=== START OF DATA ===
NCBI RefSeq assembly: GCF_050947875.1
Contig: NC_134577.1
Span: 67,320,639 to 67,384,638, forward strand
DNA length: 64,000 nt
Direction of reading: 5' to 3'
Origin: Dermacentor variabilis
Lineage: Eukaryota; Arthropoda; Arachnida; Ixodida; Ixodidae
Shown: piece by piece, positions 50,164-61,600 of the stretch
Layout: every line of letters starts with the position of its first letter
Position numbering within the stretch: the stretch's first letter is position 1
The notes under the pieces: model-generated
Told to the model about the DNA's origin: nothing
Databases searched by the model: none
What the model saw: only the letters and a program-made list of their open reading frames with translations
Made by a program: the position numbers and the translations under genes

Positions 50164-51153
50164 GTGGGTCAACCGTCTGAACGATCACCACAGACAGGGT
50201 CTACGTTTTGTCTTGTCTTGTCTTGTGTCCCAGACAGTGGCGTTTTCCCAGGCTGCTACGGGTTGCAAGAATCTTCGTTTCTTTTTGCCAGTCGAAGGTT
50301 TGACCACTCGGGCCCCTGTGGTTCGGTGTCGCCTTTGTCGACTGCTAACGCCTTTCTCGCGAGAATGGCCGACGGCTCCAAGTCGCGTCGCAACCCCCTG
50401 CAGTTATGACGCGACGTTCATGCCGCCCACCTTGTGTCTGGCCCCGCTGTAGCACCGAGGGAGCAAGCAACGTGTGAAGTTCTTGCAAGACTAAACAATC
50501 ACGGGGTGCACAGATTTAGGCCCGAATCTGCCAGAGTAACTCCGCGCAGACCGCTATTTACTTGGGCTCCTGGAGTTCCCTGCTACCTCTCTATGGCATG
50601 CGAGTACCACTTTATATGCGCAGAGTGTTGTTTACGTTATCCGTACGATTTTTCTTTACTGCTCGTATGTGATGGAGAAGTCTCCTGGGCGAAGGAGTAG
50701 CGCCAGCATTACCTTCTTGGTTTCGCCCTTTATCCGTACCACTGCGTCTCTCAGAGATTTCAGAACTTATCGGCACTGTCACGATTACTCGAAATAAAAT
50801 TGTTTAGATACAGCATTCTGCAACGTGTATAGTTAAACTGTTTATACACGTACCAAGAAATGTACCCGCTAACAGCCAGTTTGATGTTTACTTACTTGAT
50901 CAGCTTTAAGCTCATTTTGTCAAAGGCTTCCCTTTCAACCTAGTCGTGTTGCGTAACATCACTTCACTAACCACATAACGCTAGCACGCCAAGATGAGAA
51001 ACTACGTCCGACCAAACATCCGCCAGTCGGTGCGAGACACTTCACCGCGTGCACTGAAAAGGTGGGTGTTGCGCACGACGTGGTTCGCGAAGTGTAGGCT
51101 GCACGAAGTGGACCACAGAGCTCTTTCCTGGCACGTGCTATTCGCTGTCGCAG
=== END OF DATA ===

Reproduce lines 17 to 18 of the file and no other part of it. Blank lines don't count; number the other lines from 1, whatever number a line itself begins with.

50164 GTGGGTCAACCGTCTGAACGATCACCACAGACAGGGT
50201 CTACGTTTTGTCTTGTCTTGTCTTGTGTCCCAGACAGTGGCGTTTTCCCAGGCTGCTACGGGTTGCAAGAATCTTCGTTTCTTTTTGCCAGTCGAAGGTT